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The fourth is with them: SNP secure historic election victory

© Jane Barlow/PA WireNicola Sturgeon at the count in Glasgow
Nicola Sturgeon at the count in Glasgow

The SNP secured a historic victory last night as the party celebrated a fourth Holyrood election win in a row.

While the party’s hopes of an overall majority remained on a knife-edge as the final counts continued, a resounding victory ushered them into Holryood to form the next Scottish government.

It came after an unprecedented election, with campaigning curbed by Covid and a record number of postal votes, as the turnout reached 66%, a record high for a Holyrood election. The Greens won enough seats to create a pro-independence majority at Holyrood, paving the way for a showdown with Downing Street over a second referendum.

Former SNP Westminster leader Angus Robertson, who won Edinburgh Central, said: “If the people have sent a majority to Scotland’s parliament, saying that as we emerge from Covid that there should be an independence referendum, that’s exactly what should happen.”

Of 73 the constituency seats, 62 seats went to the SNP, five to the Tories, four to the Libs Dems and two to Labour.

However, although the SNP remained the dominant party in Scotland after 14 years in power, they could not win an outright majority, as they had done in 2011, due to the Holyrood system that favours smaller parties in list seats.

The final totals stood at the SNP on 64 seats, the Conservatives in second with 31, Labour on 22, the Greens with eight and the Lib Dems on four.

One of the seat generating most interest yesterday was Aberdeenshire West, where the SNP failed to overturn the Tories’ small majority of 900. Over the two days, the SNP picked up constituency seats in Edinburgh Central, Ayr and East Lothian.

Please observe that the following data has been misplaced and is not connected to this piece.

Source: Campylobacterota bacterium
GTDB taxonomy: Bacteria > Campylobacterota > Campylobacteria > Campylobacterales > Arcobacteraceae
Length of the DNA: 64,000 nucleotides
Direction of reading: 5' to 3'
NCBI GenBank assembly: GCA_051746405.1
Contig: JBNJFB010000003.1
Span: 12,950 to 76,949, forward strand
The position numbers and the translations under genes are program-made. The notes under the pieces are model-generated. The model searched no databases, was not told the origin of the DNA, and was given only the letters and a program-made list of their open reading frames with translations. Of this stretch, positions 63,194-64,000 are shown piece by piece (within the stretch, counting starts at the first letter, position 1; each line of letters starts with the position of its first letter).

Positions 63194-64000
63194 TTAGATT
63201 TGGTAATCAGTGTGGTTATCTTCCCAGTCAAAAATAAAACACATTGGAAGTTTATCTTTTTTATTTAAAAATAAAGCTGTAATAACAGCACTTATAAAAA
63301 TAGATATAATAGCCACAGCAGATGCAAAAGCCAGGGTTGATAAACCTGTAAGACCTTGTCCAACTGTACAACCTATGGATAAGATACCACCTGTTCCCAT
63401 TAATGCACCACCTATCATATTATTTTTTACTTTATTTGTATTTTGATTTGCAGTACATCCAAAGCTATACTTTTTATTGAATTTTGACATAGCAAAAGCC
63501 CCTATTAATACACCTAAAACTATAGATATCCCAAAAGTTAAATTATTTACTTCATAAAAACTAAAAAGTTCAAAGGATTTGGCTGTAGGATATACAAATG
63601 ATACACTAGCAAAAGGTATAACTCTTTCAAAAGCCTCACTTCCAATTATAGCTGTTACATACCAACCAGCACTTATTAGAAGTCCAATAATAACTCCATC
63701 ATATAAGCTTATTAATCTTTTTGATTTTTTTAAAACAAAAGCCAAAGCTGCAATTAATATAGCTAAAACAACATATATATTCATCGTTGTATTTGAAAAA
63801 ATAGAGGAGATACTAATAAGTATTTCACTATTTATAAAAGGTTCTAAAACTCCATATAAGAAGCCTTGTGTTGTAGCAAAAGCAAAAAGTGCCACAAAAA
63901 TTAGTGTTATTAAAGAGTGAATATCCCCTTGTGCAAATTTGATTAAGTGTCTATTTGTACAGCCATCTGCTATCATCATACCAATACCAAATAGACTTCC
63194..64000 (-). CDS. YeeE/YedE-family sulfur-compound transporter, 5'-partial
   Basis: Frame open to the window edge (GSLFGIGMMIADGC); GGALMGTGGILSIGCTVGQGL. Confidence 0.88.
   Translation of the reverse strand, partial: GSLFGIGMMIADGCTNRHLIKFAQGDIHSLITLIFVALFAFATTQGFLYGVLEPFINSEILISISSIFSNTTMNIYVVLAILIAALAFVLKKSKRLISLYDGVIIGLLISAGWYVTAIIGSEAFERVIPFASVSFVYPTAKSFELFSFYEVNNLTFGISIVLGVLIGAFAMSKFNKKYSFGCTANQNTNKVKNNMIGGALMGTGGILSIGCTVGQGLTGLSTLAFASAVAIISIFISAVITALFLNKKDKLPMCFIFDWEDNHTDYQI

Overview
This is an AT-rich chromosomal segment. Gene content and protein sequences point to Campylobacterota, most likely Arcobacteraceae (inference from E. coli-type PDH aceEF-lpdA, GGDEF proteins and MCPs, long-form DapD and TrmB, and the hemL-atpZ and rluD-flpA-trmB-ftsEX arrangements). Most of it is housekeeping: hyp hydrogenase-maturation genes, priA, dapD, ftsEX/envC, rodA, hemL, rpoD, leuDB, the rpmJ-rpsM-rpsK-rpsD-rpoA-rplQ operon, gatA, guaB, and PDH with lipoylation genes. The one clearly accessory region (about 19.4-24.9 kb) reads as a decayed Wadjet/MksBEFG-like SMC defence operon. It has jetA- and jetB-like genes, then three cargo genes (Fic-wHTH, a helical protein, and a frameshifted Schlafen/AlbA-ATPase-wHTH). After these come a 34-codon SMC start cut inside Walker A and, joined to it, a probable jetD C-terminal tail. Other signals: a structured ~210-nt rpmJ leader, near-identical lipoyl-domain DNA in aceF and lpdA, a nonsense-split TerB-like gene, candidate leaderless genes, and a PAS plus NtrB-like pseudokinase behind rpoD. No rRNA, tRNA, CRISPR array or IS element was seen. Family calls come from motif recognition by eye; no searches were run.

On Friday, the SNP took from the Tories the constituency seats of Ayr, which John Scott had held since a by-election win in 2000, and Edinburgh Central, which was previously held by former leader Ruth Davidson, who is going to the House of Lords.

Scottish Labour lost a stronghold in East Lothian, which had been held by the party since 1999 but held on to Dumbarton, where deputy leader Jackie Baillie increased her slim majority of 109 in 2016 to 1,483 as experts highlighted evidence of tactical voting by unionists counteracting an effective drive by the SNP to get their supporters to the polls.

Dumbarton had been Scotland’s most marginal seat and the SNP’s number one target in the election. The Lib Dems succeeded in holding all four of their constituency seats.

Alex Salmond failed to win a seat but insisted his Alba Party put in a “credible performance” in the Holyrood election.

He said: “It is now Nicola’s responsibility to carry forward the independence argument and she now has to answer the questions of how you proceed with obduracy from Westminster.”

Scottish Greens co-leader Patrick Harvie said his party would continue to provide a pro-independence majority at Holyrood. He said: “I’ve always said that parliament is at its best when there’s a balance and ministers are at their best when they’re kept on their toes, whichever political party they’re from.”

He added: “We’ve worked hard over the last five years to push the SNP beyond their comfort zone and we’ll keep on doing that.”